Evidence for whether direct democracy positively affects turnout is mixed, which can be attributed to a theoretical ambiguity about the proper way to measure the institution. The most common measure, a count of the number of initiatives on the ballot, is incomplete, because it unrealistically assumes that all propositions have an equal impact on turnout and focuses exclusively on initiatives. These deficiencies are addressed by looking at the issue content of all ballot measures. I find that the number of social issues on the ballot, because they are highly salient, tap into existing social cleavages, help to overcome barriers to voting, and fit within a framework of expressive choice, had a positive impact on turnout for all midterm and some presidential elections since 1992. In contrast to previous findings, however, the total number of propositions on the ballot was rarely associated with an increase in turnout. I discuss the implications of these findings in the conclusion.
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It is not clear whether mobilization (of new voters), retention (of presidential election voters, i.e. Traugott 2004), or some combination of the two is taking place (but see Dyck and Seabrook 2010). This ambiguity in the literature, however, does not hinder our ability to investigate the hypothesized effect of an increase in turnout due to direct democracy.
The argument that the presence of the process is the mechanism increasing turnout has largely been abandoned by scholars due to concerns about its nonrandom assignment across states, which raises serious endogeneity concerns about determining the relationship between the institutional factor and its effect (March and Olsen (1984); see Hanmer (2009) for analysis in the context of registration laws). Smith and Fridkin (2008) illustrate the problem of endogeneity by demonstrating that the adoption of the initiative process was strongly influenced by varying considerations across the states, and Keele (2009), using a synthetic case control, finds little evidence that the introduction of the initiative process boosts a state’s turnout.
Some scholars have objected to this measure (Tolbert et al. 2001), questioning whether front-page newspaper coverage is a measure of salience or of the opinions of editors who decide what is placed on the front page. Lacey (2005) counters this point, arguing that market constraints on editors (i.e. the requirement that newspapers run stories that reflect their market’s interests if they wish to stay in business) add validity to this measure of salience.
This definition omits a number of issues that are sometimes considered social issues, such as other crime issues. They are excluded, however, because the values and attitudes driving opinion on these issues are significantly different; they do not tap into morality politics, and/or attitudes on these issues are not derived from primary identity or religion. In addition, one might question the inclusion of all drug legalization issues (decriminalization and the legalization of medical marijuana). Drug use policy is a key tenant of morality politics (Mooney and Lee 1995), and medical marijuana appears to relate to morality politics and tap into attitudes grounded in religious values as well. The existing literature has yet to differentiate between the two, and doing so is beyond the scope of the present study. As such, all marijuana issues are treated as social issues.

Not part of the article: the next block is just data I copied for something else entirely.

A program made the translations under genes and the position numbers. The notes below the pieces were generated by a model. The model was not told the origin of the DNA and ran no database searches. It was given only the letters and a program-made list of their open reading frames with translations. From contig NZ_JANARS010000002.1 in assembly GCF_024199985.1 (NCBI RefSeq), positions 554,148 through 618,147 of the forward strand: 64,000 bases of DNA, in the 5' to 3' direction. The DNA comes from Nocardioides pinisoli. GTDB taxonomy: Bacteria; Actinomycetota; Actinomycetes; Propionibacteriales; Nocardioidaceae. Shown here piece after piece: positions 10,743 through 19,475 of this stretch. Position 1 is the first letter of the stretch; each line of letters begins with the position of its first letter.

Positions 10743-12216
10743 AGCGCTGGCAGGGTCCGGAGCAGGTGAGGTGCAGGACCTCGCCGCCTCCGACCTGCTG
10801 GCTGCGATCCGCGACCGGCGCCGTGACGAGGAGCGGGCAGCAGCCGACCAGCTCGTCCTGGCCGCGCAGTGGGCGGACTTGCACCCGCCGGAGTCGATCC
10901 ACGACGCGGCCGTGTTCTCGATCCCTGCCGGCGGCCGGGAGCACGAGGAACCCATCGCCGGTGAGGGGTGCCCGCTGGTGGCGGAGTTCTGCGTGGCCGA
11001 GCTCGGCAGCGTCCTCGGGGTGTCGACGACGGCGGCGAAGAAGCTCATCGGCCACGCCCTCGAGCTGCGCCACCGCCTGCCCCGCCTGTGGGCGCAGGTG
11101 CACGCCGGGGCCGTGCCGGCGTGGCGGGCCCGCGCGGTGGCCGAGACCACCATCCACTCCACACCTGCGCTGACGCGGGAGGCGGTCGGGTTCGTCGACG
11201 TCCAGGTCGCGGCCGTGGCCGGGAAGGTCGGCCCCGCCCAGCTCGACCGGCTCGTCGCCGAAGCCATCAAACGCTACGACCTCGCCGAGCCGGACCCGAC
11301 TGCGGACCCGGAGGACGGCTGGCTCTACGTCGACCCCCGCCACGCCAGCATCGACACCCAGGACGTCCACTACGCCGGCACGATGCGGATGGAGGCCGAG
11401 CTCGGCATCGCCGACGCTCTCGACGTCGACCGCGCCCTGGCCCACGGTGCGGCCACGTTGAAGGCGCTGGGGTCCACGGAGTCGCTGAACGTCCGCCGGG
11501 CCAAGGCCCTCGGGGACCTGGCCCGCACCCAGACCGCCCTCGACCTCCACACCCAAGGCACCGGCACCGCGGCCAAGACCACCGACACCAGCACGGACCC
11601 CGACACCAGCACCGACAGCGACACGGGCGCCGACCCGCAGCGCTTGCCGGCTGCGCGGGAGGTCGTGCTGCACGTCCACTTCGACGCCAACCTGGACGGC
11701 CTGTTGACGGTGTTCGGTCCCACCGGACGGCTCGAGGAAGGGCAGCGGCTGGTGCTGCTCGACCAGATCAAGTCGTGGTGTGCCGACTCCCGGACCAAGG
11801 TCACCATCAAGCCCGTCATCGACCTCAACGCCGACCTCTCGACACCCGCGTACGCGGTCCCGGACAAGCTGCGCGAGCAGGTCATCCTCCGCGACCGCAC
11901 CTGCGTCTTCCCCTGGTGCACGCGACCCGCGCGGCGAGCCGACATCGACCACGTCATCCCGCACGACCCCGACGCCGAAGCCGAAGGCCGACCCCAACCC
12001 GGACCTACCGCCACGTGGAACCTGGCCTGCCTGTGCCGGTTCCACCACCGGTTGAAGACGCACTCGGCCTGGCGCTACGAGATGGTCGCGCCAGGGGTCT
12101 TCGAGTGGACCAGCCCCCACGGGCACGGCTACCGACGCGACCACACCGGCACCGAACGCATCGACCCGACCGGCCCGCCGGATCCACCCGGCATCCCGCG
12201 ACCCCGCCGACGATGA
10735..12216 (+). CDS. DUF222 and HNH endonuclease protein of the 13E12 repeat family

These issues include same-sex marriage, homosexual rights, stem cell research, abortion, and euthanasia.
Hanushek and Jackson (1977) explain that it is a “fact that individual level data are usually richer than aggregate data, permit estimation of more elaborate models, and thus are to be preferred when available” (p. 180). In addition, aggregating across individuals can obscure the relationship one is investigating by suppressing variation in the independent variables across individuals (Hanushek and Jackson 1977).
Initiatives differ from other measures in the fact that they allow citizens to actually draft the legislation, which likely affects both what issues are placed on the ballot and the legislative parameters of these issues. Both types of propositions, however, permit direct participation by citizens in the legislation-making process, and it is unclear why a measure would be more likely to mobilize citizens simply based on who placed it on the ballot. This is especially true if we accept that, as discussed above, it is not the actual initiative process itself that increases turnout, as well as the likelihood that the average citizen does not know the difference between the two types of measures.
As previously stated, individual-level data is employed because that is the level of the relationship in which we are interested.
Prior to 1984, social issues propositions were sporadic (they were on ballots in CA, MI, and ND in 1972; CA and OR in 1978; and AK in 1982). From 1984 to 1990, social issue propositions appeared on the ballots in three states in each election (CO, OR, and WA in 1984; AR, ME, and OR in 1986; AR, CO, and OR in 1988; and AK, NV, and OR in 1990). The small number of states with such issues on the ballot in each election over the period preceding the start point of this study, as well as the fact that these ballot measures were limited to a few specific states, raises concerns about the ability to generalize any results across the country. Although the 1992 election only has four states with a social issue on the ballot, it is included to expand the number of presidential elections in the study, while the 1996 election, which had only two states with social issues on the ballot, is included for continuity (though I recognize the results may not generalize across the country).
All noncitizens and those under the age of 18 surveyed in the CPS and CCES are excluded from the analyses.